Last week we looked into the Emirates and how the escape of Princess Hayā may seem to be a simple family scandal, but there are less known things in the background. In fact a lot. Since now the Emirates seem to be the real game changer in inter-Arab politics. And the many engagement the state, and particularly one man, Muḥammad ibn Zāyid took on give out a very complicated pattern. Abū Zabī seems to be the strong hand behind many things we see in the Middle East, whether it be the support for the Saudi Crown Prince, the meddling in the still precarious events in Sudan and Algeria, or the siege of Qatar. In other things the Emirates seem to gain even more and further its influence, like with the “deal of the century”. But in other issues Abū Zabī seems to be changing course in the last few months, starting from reopening its embassy in Damascus in December 2018, the fueled tension against Iran, which suddenly cooled down, and finally arriving to the gradual withdrawal from Yemen. While much of that is triggered by events within the country, many other factors are connected to the bigger picture in the region.
The case in fact so complex we decided not to cover all aspects in one piece, partially, because we waited some events from last week to develop and we might learn more. All that goes back, however, to practically one man, Muḥammad ibn Zāyid, and how he became the de facto one man ruler of the county. That is where we pick up the trail, to give ideas about the great puzzle, which is the Emirates.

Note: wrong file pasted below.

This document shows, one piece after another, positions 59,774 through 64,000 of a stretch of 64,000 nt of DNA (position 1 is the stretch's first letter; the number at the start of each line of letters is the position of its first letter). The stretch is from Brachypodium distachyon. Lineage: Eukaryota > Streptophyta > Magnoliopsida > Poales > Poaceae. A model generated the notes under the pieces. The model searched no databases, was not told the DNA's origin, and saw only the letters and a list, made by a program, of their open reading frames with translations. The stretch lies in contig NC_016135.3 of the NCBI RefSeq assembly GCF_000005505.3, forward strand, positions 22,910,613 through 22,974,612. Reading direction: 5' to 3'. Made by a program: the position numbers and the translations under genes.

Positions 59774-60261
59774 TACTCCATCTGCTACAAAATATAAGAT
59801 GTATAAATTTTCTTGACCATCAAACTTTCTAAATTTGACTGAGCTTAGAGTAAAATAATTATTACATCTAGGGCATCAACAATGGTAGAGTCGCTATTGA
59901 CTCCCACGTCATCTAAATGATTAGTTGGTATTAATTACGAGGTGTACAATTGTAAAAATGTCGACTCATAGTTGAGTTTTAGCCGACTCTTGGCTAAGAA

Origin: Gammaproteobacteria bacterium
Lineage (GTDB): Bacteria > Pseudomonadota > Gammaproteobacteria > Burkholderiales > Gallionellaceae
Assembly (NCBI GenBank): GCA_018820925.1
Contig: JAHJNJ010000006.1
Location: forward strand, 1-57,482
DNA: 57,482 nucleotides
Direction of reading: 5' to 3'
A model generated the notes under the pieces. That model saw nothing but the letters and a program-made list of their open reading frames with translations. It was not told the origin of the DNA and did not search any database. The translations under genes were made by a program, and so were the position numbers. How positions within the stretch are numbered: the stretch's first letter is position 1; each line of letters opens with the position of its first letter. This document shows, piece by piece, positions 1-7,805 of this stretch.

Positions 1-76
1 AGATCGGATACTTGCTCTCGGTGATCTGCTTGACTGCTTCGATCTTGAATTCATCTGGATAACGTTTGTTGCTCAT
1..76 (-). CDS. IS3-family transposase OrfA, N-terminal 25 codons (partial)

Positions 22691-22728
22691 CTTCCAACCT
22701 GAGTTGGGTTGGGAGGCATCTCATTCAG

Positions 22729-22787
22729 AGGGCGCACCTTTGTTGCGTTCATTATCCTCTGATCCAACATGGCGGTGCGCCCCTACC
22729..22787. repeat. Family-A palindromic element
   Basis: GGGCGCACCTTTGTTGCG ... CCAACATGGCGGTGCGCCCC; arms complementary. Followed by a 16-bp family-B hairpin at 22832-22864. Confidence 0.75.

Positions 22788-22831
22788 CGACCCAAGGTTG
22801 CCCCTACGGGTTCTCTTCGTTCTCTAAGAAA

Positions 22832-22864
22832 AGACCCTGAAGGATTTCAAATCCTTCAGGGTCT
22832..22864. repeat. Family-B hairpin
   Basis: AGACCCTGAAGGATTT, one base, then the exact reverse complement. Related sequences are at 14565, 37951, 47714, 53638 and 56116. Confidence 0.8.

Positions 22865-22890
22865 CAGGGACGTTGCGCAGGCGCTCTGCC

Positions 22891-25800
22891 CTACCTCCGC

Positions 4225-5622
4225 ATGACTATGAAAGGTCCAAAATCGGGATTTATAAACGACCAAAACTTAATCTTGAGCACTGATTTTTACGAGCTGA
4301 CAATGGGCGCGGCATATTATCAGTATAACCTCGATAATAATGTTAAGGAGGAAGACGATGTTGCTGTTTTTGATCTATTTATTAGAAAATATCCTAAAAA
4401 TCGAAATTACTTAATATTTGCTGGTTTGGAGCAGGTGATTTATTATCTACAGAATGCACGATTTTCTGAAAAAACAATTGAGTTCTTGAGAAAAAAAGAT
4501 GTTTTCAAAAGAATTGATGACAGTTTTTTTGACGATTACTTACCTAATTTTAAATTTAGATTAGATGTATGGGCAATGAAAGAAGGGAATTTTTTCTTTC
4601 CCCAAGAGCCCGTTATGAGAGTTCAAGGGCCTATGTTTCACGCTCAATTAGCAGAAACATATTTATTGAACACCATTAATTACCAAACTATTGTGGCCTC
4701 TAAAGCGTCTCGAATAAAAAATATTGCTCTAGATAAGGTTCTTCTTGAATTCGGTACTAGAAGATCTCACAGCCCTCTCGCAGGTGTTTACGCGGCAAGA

Where Yemen came handy
That would make the quest overall a failure after all, but not for Muḥammad ibn Zāyid. It was on 18 September 2015, when Rāšid ibn Muḥammad Āl Maktūm, eldest son of the emir of Dubai died, officially in a hearth attack in Dubai. Though “well-informed Western sources” at that time suggested that the Prince’s death, who had long fallen from grace, had much more to do with his drug addiction and flamboyant lifestyle. These remarks will soon be of special importance. Soon enough, however, it was revealed that Prince Rāšid only days before his death was indeed in Ma’rib, in Yemen taking part in special forces operations. At the same time another son of the Dubai ruler, Manṣūr was also happily reporting on his missions from the same area. Yemeni sources claimed that in fact Yemeni troops got intel on the camp of the royal commando and killed most of them in a surprise missile barrage. That might seem sensational – though nowhere to be found even on the papers, which have no problem to call the late prince a drug addict -, but in fact he was not the only unlucky prince at that time. On 3 December ruler of aš-Šāriqa Sulṭān al-Qāsimī visited the emir of Ra’s al-Hayma and his son, Aḥmad ibn Sa‘ūd al-Qāsimī, who lost both his legs in action, fighting in Yemen. The young prince was attacked in September and in Ma’rib, and there are indications in the report that a number of high ranking people died that day. Reports put the number as high as 45 Emiratis. Given that many videos and photos prove that these royal heirs were always moving together it is safe to assume that there could have been more royal victims at that time. And that is significant since the war on Yemen only started six prior, making it a serious blow. That, however, which started as an easy operation and a field exercise for the princes, given the tribal mentality of the area, hammered the emirs together in revenge. Though they gave their permission reluctantly in the begging, since than they raised little concern. The same rage came handy in 2017, when Abū Zabī had a free hand launching a Cold War against Qatar.